Peeping through crystal ball- Windows 8.2 RT and Windows Phone

With the next version of RT and Windows Phone, I see them being tightly knit if not one. All the steps and cues in their current respective OS leads to the same. Let’s break it down.

  • Desktop tile disappeared in Windows 8.1 RT. Won’t be too long till the desktop completely disappears in RT. If desktop disappears, it automatically becomes Phone OS, except just not as powerful (traditional power users trace it back to command prompt).
  • Office apps from Windows Phone will be ported over to Windows 8.2 RT, which again means that need for desktop on RT is gone.
  • Windows phone and Windows RT are now put to the glaring similarity. Windows Phone will get Charms equivalent in next version(notification center) and by the subsequent version, I won’t be surprised if the OS are interchangeable. In it’s current iteration, Windows RT is a lot more powerful than Windows Phone, lack of apps aside. In future, I see Windows Phone getting replaced over Windows Phone.
  • It will take at least two iterations for both of those OS to mesh very tightly together. I think it is a win-win for both. Windows RT is the boat to ride.

Nokia becomes the Samsung

Nokia takes a lot of heat for things they do and things they don’t do. By that, I mean their nefarious practice of using a “pity” ecosystem over a “grandiose” or so they say. Let’s dissect what really happened before and after their decision.

 

Android and Windows Phone:

Android was well established, had a fan following, ecosystem was thriving and it was definitely coming up to challenge iOS whether it was based on its merit or marketing push  combined with lack of alternative platform—is a matter of hot debat. People who argue about Android being open doesn’t know how it is better, so they latch onto the “openness” fruit when in reality they don’t even know what “openness” could do for them or what it means. In my view and it holds true up until ICS 4.0, Android couldn’t hold a candle against iOS in terms of user-experience, usability, app-selection, app-quality. end of discussion. period. Samsung, HTC, Sony, LG, Motorola were all dying to make the “flagship” android phone to compete against iPhone in hopes to make something that could come close to competing against the juggernaut. They all tried and tried very hard, by launching so many different flagship devices in a span of year, two-year- it was hard to keep up with. I, frankly, lost track and lost interest in that. As years go by, currently in 2013. There is Samsung and then there is HTC and then there is “others”. HTC is a mixed bunch which I’ll discuss a little later.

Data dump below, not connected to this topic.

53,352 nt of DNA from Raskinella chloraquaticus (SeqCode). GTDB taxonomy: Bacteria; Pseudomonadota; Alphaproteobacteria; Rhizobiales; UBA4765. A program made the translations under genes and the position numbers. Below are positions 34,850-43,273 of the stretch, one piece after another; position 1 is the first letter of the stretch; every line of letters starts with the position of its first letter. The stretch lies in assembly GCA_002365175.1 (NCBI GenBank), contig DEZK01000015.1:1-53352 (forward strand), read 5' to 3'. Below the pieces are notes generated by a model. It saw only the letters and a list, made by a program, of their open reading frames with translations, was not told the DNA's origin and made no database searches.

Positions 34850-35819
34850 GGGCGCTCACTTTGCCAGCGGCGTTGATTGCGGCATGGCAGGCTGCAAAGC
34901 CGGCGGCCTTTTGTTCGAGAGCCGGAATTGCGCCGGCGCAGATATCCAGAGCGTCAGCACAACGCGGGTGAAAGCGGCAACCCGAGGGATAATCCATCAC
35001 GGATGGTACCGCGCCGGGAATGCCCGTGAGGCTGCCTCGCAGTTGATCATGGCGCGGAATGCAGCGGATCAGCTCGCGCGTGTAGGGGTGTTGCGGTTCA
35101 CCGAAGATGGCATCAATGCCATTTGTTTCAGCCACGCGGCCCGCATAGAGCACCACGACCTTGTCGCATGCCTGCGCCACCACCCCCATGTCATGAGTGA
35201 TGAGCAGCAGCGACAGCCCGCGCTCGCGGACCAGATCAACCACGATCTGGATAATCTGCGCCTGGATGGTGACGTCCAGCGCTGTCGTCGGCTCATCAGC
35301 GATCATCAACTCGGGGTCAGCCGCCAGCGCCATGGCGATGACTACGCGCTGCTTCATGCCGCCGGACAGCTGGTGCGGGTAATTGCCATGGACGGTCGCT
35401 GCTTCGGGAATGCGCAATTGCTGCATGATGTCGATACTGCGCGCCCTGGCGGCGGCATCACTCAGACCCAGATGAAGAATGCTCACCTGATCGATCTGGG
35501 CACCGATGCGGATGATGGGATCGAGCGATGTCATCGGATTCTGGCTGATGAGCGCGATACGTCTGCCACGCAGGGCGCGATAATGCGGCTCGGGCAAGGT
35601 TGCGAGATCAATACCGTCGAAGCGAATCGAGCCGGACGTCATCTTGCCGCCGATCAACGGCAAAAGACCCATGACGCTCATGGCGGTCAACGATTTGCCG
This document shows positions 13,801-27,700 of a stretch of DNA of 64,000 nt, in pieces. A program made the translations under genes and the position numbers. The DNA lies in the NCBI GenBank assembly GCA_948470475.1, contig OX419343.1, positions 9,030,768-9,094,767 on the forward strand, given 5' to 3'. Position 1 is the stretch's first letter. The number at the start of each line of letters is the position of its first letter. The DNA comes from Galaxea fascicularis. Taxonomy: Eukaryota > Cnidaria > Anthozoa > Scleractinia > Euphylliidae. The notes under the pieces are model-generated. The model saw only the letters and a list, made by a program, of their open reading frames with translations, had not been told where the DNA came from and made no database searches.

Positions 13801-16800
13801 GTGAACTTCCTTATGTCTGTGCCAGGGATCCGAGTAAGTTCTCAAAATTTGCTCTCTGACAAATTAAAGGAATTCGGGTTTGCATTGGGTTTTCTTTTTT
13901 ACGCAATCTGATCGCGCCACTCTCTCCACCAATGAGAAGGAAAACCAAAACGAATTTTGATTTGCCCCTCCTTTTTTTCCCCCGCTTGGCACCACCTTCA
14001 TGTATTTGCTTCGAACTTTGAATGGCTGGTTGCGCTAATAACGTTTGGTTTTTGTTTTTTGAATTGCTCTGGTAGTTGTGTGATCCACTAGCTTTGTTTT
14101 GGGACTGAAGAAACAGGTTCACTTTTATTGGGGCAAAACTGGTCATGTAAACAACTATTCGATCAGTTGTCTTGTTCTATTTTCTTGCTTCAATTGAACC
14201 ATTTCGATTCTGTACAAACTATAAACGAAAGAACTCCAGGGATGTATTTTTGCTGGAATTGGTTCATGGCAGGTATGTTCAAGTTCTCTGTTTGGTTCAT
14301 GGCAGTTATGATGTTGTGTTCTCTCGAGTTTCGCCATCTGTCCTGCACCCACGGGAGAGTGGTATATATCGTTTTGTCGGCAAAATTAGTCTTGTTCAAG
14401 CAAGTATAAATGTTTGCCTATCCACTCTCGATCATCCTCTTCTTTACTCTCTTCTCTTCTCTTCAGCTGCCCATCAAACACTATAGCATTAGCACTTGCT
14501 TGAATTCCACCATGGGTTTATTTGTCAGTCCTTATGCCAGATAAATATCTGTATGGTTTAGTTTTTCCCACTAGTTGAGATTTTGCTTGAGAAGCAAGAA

Windows Phone launches to rave reviews, bold design, innovative approach to smartphone UI that the world has never seen before. It was different. It was fast. It was unique. Windows Phone comes at a time in smartphone history where it was fighting against a two well-established and deep-pocketed players- Android and iOS. iOS was premium, Android- not so much. Windows Phone hoped to capture the middle market. But, the gap was very small. Android was taking a huge chunk with every day that passed. It became huge making every bit that difficult for Windows to grow and thrive. Launching on a low-profile, low-hope to succeed mindset- Samsung, HTC, LG decided to make pity hardware for the platform. With Samsung becoming huge on Android, they were done innovating on Windows side. Leftover technology from Android-world trickled down to Windows Phone, despite Samsung being a Microsoft partner. HTC was that stripper of manufacturing world that would try to be a good-wife to one, but then sees a customer and ends-up stripping thereby ruining the marriage. If you think Windows Phone should have succeeded then, You are naive and short-sighted. There was less chance of it succeeding than Dane Cook becoming straight. No one was making good hardware which is essential for a “flagship” phone. HTC was fooling around. LG had down-syndrome. You get the idea. Android was the happening place and to some extent the trend still continues.